All research involving animals must adhere to “The 3R's"
Reduction: This involves using fewer animals to obtain the same (or more) information from a research study. Good experimental design and advanced statistical analysis make certain that researchers use the optimal number of animals. Improved scanning techniques allow researchers to non-invasively study tumors and collect more data from the same animal.
Refinement: This involves improving animal welfare and improving procedures so that they do not cause unnecessary distress or pain to the animals. This also involves keeping the animals in living conditions that are appropriate for their species, and providing the animals with environmental enrichment to ensure the overall well-being of the animals.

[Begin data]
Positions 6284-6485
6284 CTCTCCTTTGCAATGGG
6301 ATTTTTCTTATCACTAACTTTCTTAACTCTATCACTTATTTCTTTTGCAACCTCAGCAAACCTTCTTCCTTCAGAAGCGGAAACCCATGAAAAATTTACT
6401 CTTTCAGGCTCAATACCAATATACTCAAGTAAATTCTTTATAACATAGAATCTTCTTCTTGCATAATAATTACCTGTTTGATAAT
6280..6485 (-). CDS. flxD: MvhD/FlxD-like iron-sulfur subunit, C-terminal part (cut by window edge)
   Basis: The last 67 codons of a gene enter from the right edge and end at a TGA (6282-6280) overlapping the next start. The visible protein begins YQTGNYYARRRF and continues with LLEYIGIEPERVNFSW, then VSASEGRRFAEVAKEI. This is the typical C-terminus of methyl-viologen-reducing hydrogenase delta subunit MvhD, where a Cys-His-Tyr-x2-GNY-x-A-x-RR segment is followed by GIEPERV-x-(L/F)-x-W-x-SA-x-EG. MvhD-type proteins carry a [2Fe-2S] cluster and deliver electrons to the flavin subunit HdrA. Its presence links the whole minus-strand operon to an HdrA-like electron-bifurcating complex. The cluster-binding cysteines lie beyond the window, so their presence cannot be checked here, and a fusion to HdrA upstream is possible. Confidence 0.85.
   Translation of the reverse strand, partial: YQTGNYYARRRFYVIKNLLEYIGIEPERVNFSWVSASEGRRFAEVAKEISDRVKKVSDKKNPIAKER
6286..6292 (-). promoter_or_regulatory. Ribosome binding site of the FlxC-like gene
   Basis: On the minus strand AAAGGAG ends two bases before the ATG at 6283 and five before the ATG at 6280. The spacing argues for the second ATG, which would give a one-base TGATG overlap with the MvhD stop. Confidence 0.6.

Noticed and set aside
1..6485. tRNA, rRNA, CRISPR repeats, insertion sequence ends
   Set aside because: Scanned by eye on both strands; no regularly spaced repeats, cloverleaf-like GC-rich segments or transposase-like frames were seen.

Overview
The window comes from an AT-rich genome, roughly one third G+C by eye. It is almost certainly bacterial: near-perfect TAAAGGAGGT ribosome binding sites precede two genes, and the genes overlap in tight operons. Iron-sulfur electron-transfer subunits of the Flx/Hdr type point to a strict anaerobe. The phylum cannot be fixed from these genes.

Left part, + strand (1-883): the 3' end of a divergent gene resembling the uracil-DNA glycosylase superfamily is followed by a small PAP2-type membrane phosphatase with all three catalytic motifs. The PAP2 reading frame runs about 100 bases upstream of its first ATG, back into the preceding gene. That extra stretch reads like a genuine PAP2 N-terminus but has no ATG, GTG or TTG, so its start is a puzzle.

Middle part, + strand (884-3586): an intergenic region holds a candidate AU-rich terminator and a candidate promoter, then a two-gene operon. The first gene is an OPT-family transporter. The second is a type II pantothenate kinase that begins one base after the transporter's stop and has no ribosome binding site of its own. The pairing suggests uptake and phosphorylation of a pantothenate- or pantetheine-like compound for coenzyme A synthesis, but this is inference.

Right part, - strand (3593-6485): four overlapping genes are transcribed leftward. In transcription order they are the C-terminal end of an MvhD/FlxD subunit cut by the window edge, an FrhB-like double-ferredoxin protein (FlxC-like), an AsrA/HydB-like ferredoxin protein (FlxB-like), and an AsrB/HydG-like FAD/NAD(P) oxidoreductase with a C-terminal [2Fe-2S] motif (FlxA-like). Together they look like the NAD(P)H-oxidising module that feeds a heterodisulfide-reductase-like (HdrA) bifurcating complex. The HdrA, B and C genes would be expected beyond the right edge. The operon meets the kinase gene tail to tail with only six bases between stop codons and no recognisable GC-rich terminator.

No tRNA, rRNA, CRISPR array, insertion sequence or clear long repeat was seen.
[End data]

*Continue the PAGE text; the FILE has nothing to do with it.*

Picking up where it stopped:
Replacement: Whenever possible, the use of animals must be replaced with non-animal methods such as computer models, cell and tissue cultures, and epidemiological studies. Statistical data (data already obtained from animal research) can help replace the need for more animals. Many safety tests can be done without using animals. For example, the Ames test (a biological assay to assess the mutagenic potential of chemical compounds) can be tested in bacteria instead of rodents in order to see if the chemical will likely damage DNA or if it has the potential to cause cancer.
More information can be found on the website of The National Centre for the Replacement, Refinement, and Reduction of Animals in Research (NC3Rs).